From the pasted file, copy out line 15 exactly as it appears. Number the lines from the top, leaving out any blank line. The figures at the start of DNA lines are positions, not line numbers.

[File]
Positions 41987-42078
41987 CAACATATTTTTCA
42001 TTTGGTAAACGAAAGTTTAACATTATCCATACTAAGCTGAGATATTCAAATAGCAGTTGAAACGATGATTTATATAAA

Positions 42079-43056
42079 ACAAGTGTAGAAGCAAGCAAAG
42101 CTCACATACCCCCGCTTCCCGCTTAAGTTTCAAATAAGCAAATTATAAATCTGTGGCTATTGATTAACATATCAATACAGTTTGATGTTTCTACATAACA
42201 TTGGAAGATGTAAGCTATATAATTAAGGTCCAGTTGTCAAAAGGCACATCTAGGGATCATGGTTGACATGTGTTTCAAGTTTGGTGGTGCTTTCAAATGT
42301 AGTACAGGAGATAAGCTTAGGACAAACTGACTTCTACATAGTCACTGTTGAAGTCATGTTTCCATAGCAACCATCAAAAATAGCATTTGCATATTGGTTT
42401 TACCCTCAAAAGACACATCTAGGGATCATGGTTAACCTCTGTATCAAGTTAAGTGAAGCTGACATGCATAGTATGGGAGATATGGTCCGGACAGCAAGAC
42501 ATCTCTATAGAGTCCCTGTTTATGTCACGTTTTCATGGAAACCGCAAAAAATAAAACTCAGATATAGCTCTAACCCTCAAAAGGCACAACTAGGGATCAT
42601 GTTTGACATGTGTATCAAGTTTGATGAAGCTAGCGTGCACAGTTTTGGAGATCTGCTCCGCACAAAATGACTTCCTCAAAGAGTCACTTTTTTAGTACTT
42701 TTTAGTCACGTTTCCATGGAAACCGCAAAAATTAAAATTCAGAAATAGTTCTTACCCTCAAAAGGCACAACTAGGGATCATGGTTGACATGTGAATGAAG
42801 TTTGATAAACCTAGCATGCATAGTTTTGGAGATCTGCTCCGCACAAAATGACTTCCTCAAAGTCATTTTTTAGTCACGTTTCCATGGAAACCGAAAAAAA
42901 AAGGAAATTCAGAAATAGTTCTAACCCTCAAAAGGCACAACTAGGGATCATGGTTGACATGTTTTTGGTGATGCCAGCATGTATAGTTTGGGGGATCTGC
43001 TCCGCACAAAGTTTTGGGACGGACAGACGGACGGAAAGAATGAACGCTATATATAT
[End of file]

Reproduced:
43001 TCCGCACAAAGTTTTGGGACGGACAGACGGACGGAAAGAATGAACGCTATATATAT